At around mile 20 my team-mate looked back at me one last time and I gestured for him to keep moving. My wheels were coming off and there was only one place I was going – backwards.
At the start I was feeling good. I had done the Dublin half in a personal best of 1 hr 23 mins and 21 seconds. If you double that and add 10, which is often one way of getting your possible marathon time I was a tad under 2 hr 57. So I was optimistic. I had some gels, plenty of water, slept well and had my girlfriend and two of my best friend’s on track who were going to meet at multiple spots. It was almost perfect. The almost were the unseasonably humid conditions for an October Bank Holiday weekend and the strong blustery winds.
My plan had changed a few days before the marathon when I decided to tag along with my team-mate Quentin. He had nailed the half-marathon helping me pace the final kilometre when I was getting into trouble. What was more he had already a sub 3 marathon under his belt having run a 2 hr 59 something the previous year. So I thought if there was something I should pace myself with, it was with him.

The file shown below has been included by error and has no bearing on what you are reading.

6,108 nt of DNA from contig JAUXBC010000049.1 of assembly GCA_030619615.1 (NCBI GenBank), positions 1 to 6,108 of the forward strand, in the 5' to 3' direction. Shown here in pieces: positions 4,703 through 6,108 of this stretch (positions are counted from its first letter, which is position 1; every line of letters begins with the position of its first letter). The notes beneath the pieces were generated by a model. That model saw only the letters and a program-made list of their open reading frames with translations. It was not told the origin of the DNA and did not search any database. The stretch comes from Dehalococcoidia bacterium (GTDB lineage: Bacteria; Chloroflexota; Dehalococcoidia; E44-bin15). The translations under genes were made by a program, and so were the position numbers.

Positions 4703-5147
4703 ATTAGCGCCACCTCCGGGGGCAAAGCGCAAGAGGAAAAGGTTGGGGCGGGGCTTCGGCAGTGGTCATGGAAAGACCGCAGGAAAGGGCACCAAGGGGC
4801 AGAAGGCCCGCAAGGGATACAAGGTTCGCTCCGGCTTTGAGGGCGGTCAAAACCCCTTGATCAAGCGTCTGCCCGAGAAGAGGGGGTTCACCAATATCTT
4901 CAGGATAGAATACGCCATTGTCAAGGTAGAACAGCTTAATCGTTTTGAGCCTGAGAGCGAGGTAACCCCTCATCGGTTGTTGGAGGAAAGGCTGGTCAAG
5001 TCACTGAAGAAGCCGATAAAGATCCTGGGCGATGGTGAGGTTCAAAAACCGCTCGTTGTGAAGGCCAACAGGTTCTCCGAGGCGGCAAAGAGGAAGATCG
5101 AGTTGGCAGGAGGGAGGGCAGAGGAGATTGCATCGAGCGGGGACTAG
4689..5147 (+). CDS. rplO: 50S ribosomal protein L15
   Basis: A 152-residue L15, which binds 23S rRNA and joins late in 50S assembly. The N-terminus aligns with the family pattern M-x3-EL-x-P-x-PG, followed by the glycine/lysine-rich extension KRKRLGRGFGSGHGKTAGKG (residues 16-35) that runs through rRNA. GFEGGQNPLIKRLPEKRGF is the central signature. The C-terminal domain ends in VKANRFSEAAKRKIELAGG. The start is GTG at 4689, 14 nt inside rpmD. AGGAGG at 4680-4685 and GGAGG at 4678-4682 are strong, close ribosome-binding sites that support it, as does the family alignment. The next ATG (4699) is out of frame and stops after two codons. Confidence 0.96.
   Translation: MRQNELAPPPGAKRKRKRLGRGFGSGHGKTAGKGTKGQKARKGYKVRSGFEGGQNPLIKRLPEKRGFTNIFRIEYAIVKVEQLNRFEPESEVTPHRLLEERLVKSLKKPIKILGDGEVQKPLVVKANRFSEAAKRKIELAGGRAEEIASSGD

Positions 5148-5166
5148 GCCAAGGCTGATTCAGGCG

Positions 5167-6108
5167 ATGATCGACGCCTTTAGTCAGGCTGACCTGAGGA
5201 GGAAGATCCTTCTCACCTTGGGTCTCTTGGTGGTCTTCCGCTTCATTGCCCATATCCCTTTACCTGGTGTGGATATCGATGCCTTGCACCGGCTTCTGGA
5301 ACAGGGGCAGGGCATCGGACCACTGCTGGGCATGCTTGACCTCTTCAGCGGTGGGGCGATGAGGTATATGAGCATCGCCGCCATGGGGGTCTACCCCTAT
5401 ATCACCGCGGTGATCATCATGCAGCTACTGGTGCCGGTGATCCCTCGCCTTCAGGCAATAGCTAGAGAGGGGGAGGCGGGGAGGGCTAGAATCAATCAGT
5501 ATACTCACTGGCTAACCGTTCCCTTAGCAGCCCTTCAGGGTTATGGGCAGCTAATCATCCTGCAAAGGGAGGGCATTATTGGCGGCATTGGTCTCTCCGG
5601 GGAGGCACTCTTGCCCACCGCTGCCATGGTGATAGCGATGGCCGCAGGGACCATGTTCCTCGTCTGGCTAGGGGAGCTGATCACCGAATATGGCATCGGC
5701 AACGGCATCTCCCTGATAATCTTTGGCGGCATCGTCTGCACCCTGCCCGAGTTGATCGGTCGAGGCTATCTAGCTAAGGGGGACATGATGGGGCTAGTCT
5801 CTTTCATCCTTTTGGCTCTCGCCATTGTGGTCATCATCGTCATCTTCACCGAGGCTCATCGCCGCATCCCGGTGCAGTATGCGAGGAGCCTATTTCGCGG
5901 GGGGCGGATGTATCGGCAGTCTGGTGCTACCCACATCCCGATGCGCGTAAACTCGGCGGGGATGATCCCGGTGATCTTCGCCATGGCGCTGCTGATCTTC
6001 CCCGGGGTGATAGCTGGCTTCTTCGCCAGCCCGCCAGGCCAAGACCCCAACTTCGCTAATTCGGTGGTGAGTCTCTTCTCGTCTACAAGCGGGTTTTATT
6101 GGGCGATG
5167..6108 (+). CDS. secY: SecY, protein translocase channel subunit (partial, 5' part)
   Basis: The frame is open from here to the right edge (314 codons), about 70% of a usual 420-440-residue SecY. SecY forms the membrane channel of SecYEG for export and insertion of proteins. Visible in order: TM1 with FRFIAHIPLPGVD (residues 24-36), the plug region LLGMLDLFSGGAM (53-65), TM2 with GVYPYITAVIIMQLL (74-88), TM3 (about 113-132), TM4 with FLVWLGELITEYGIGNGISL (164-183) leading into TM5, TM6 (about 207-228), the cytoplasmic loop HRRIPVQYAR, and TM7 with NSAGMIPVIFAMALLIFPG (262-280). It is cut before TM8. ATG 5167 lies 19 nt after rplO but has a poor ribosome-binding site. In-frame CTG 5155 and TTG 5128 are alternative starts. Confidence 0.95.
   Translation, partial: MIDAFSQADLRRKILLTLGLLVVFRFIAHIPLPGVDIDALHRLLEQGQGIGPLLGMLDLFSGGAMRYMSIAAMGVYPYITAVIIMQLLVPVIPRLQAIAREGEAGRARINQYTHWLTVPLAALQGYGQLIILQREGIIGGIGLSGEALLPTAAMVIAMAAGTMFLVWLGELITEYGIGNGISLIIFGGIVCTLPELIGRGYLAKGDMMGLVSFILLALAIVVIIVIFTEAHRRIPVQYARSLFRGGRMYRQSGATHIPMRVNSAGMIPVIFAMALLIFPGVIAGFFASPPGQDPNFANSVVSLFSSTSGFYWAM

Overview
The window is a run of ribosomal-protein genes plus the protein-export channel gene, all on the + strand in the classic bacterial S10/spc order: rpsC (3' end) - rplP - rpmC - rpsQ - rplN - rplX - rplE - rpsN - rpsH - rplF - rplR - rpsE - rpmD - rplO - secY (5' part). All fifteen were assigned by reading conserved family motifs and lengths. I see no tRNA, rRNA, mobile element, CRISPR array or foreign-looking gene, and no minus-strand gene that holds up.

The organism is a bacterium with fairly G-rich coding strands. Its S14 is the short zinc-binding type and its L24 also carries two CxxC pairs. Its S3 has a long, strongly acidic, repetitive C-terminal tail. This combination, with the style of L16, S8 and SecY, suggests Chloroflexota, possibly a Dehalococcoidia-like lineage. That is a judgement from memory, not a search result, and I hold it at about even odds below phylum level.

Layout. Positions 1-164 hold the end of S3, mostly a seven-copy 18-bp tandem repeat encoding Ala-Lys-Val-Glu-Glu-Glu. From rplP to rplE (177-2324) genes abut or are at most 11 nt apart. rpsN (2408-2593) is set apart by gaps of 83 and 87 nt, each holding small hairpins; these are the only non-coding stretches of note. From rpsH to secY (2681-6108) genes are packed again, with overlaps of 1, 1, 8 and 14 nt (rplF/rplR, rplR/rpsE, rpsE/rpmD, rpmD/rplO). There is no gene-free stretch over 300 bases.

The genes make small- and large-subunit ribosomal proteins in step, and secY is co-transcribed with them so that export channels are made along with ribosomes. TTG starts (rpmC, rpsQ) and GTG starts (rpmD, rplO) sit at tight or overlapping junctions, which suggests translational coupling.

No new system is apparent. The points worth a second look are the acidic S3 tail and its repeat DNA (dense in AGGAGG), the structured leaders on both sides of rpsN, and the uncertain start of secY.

I have several memories from this race when things were going well – taking the t-shirt I had underneath my club jersey off along the quays because of the warmth of the day; my parents seeing me at the Phoenix Park; the cheers down at Castleknock; the speed we came down by the Strawberry Fields; the warmth of Dolphin’s Barn turn and giving Frances and Steve a thumbs up after 10. At the half-way mark the plan that we had set ourselves was working and we were a minute to the good as we faced into a strong head-wind that would bring us to the Walkinstown Roundabout. It was here that the good memories were replaced with others.
The feeling of disconnectedness as I ran down through Terenure with the wind not at my back; the beginning of the count as I started to pay more and more attention to the mile markers; running on Quentin’s heels rather than on his shoulder; and then the gaps as slowly he moved away from me.
The look backs became more frequent as he realised my distress. Words of encouragement became calls, which in turn became mouthings, as the distance continued to stretch before finally it was nearly 30 or 40 metres.
At this stage I knew there was no comeback and that Quentin who had ran so well needed to keep on going. I shook the head and he knew. He would later crack another personal best dipping into the 2 58 territory. For me, my personal best was turning into a personal hell as I tried to crack on through the final 4 miles.
A slow 9 k.